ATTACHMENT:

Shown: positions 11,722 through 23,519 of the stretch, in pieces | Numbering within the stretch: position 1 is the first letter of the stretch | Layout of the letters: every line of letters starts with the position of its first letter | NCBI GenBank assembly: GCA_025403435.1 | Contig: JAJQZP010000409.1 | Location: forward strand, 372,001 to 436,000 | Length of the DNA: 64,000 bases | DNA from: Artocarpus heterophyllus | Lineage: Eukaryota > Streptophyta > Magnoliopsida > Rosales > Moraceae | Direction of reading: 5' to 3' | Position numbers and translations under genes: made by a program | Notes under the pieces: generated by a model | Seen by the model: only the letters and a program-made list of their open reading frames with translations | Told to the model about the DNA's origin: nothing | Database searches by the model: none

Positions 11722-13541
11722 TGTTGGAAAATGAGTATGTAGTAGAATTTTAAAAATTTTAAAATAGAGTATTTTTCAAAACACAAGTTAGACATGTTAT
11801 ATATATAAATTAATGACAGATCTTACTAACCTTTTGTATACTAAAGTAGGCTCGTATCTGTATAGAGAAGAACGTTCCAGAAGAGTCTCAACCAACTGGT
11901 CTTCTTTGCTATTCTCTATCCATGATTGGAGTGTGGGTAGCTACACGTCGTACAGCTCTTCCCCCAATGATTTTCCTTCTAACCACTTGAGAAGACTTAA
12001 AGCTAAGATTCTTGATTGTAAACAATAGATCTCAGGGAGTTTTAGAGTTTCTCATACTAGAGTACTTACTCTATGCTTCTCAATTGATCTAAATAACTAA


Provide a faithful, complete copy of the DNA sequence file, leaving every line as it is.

Shown: positions 11,722 through 23,519 of the stretch, in pieces | Numbering within the stretch: position 1 is the first letter of the stretch | Layout of the letters: every line of letters starts with the position of its first letter | NCBI GenBank assembly: GCA_025403435.1 | Contig: JAJQZP010000409.1 | Location: forward strand, 372,001 to 436,000 | Length of the DNA: 64,000 bases | DNA from: Artocarpus heterophyllus | Lineage: Eukaryota > Streptophyta > Magnoliopsida > Rosales > Moraceae | Direction of reading: 5' to 3' | Position numbers and translations under genes: made by a program | Notes under the pieces: generated by a model | Seen by the model: only the letters and a program-made list of their open reading frames with translations | Told to the model about the DNA's origin: nothing | Database searches by the model: none

Positions 11722-13541
11722 TGTTGGAAAATGAGTATGTAGTAGAATTTTAAAAATTTTAAAATAGAGTATTTTTCAAAACACAAGTTAGACATGTTAT
11801 ATATATAAATTAATGACAGATCTTACTAACCTTTTGTATACTAAAGTAGGCTCGTATCTGTATAGAGAAGAACGTTCCAGAAGAGTCTCAACCAACTGGT
11901 CTTCTTTGCTATTCTCTATCCATGATTGGAGTGTGGGTAGCTACACGTCGTACAGCTCTTCCCCCAATGATTTTCCTTCTAACCACTTGAGAAGACTTAA
12001 AGCTAAGATTCTTGATTGTAAACAATAGATCTCAGGGAGTTTTAGAGTTTCTCATACTAGAGTACTTACTCTATGCTTCTCAATTGATCTAAATAACTAA